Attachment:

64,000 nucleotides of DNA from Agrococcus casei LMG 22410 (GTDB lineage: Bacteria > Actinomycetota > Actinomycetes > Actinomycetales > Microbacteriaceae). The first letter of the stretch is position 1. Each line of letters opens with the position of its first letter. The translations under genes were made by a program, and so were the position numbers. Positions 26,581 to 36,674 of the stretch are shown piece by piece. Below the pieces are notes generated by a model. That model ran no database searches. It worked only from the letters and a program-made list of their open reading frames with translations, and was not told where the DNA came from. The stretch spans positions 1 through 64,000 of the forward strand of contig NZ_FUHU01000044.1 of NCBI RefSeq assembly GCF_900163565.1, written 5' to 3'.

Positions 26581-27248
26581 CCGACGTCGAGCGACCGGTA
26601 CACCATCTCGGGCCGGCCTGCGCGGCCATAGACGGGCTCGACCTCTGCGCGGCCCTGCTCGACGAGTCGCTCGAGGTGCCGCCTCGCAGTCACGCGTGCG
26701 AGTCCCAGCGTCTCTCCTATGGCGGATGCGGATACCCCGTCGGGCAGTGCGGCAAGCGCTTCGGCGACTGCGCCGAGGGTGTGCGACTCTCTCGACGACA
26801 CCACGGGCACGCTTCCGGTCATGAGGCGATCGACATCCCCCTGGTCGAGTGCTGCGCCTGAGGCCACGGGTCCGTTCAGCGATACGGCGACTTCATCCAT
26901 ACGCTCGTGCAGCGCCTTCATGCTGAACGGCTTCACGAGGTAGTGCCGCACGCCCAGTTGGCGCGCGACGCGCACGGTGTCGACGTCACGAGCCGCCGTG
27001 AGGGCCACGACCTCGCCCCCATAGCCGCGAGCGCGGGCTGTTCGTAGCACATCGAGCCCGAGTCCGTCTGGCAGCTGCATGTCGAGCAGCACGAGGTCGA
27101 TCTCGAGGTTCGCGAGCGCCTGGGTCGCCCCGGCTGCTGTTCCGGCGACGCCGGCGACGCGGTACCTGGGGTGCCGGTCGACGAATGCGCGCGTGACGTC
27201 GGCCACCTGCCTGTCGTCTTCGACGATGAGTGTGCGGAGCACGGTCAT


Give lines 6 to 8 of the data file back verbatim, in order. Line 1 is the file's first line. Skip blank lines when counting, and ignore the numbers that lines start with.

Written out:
26801 CCACGGGCACGCTTCCGGTCATGAGGCGATCGACATCCCCCTGGTCGAGTGCTGCGCCTGAGGCCACGGGTCCGTTCAGCGATACGGCGACTTCATCCAT
26901 ACGCTCGTGCAGCGCCTTCATGCTGAACGGCTTCACGAGGTAGTGCCGCACGCCCAGTTGGCGCGCGACGCGCACGGTGTCGACGTCACGAGCCGCCGTG
27001 AGGGCCACGACCTCGCCCCCATAGCCGCGAGCGCGGGCTGTTCGTAGCACATCGAGCCCGAGTCCGTCTGGCAGCTGCATGTCGAGCAGCACGAGGTCGA